• The more I learned about both web design and graphic design, the more I got interested in photography and filmmaking, too. • I was already doing lots of really crappy product photography, •I knew my businesses in the future would need logos and websites and graphic stuff designed for them so I decided to really learn what I could about • how to be a better designer, photographer, and overall creative person because it would be something that would help me start these • new businesses every year and save money upfront because I could-in theory-do all that graphic and web design work.
  • Fast forward about two years to 2006 and • I started dabbling in creating video tutorials because I realized that I couldn’t find much tutorial help and the stuff that I had found was usually not very helpful. • Thus was born tutvid. • I worked hard at it for about two years and then stopped to focus on design and photographer • from late 2008 until the end of 2015 when • I decided to come back to tutvid and get this channel going.
  • Those years away from making tutorials and working as a designer and photographer taught we so much and gave me such awesome experiences that • have really shaped and continue to shape my design worldview.
  • I never wanted to be a designer or photographer,• I always wanted to be a business owner, I wanted to create an empire, • create jobs, give people work, and build something from the ground up. • I just happened into the creative field and it clicked and I love it.
  • When I was a kid I wanted to start a roofing company or a landscaping company. • I think it’s safe to say that I didn’t choose this design life, this design life chose me.
  • Looking back on my foray into design and photography, the sort of up and down, back and forth kind of work path that has taken place in my life: it’s taught me • not to worry or • stress out about where I’m headed • or what kind of future there is in the thing I’m working on at this very moment. • Even in cases where things might seem bleak or stale. Sometimes things open up and change when you fully commit yourself… to whatever it is you’re doing. • Be the best garbage collector you can be, sell the living daylights out of that thing your boss thinks is “the next big thing” but you’re pretty sure it’s crap, or be the best CEO you can be. • You never know what’s around the corner.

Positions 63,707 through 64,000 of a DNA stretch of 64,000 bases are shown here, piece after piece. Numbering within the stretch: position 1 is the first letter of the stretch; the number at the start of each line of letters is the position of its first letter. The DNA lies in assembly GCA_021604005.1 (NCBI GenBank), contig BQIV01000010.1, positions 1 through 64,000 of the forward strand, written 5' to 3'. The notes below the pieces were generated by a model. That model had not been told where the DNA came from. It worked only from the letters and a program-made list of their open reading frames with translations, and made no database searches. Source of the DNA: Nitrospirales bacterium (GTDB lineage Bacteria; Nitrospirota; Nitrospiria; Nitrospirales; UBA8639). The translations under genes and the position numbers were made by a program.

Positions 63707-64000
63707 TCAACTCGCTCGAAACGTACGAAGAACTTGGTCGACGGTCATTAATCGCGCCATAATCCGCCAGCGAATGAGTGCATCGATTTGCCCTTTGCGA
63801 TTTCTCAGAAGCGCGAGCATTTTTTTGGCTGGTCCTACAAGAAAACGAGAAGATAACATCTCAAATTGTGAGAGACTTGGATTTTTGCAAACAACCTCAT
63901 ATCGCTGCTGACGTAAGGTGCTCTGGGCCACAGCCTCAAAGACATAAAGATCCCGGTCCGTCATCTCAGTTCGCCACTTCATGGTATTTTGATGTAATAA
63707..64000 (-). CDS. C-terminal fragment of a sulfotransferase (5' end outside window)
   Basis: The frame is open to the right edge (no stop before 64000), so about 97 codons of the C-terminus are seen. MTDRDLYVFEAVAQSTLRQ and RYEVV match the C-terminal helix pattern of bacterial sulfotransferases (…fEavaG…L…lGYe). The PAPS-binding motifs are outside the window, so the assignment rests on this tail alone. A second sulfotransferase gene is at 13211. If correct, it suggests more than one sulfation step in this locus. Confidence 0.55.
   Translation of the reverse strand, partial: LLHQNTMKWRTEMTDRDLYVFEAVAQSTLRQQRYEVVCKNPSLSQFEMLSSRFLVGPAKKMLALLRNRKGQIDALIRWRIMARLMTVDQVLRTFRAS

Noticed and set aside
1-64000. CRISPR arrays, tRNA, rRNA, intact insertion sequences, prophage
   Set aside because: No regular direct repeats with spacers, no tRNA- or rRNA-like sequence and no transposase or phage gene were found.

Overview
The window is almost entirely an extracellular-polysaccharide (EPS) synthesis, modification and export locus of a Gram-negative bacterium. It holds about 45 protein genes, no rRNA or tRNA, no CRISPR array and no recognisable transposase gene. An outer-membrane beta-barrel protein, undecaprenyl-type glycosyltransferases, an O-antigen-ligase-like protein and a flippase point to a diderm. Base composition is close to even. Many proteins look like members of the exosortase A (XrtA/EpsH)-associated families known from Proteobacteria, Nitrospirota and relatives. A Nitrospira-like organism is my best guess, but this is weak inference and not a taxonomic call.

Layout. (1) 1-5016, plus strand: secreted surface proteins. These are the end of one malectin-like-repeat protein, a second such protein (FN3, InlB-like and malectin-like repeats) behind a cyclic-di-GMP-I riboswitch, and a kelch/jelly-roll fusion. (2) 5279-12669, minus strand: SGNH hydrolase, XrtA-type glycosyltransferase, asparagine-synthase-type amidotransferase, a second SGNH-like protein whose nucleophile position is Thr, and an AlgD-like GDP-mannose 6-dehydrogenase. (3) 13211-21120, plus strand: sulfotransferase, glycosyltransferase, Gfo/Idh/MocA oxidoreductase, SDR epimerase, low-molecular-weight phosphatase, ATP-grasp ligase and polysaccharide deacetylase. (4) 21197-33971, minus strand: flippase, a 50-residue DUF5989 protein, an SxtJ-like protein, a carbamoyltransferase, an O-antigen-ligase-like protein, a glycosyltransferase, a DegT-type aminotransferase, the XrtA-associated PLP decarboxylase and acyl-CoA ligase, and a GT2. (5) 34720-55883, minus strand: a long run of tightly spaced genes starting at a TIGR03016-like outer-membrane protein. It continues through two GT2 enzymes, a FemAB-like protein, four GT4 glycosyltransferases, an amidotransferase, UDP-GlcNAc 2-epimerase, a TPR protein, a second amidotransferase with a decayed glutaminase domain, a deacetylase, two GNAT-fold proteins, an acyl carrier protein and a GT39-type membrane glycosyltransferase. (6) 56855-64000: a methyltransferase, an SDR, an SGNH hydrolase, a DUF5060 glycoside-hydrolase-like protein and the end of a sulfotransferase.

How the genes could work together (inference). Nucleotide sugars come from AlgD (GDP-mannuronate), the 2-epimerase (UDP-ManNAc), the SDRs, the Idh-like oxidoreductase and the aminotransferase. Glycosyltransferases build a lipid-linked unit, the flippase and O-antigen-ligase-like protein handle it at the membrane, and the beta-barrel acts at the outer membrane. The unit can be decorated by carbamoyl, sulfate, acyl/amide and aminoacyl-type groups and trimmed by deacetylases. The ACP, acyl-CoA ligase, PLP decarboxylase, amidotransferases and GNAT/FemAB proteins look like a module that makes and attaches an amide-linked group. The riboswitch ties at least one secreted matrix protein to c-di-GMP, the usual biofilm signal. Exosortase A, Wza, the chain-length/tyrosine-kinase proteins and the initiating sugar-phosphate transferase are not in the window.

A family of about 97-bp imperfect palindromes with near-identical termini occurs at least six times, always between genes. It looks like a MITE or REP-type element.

• Remember, I was dabbling in the stock market when I was 12, then I wanted to start a • website that would compete with amazon.com before I came to my senses, I built websites, I animated logos, I dabbled in UI design, I animated characters in Macromedia Flash, I built WordPress themes, I did wedding photography for 18 months, then portraits, then a few music videos, then more portraits, and eventually came back to tutvid and committed myself to building this channel.
  • I guess what I’m trying to say–aside from sharing my little story • about getting into a creative field of work–is that sometimes stuff doesn’t make much sense in the moment and thankfully for me, • I was too naive to be concerned or worry about a future in what I was doing. • I just threw myself into it with that youthful exuberance and let the chips fall where they may.
  • It was crazy and would be even crazier for the person married with a couple kids • and maybe a steady/boring job, • but sometimes crazy is just what you need, • be different, don’t be afraid to stand out and buck the system, look for the pockets of chaos where nobody wants to venture, in those scary places lies the treasure we call success. • And looking back on that aspect of my life as a business builder and a young entrepreneur I can’t help but be reminded of that famous quote by Steve Jobs, “The people who are crazy enough to think they can change the world, are the ones who do.”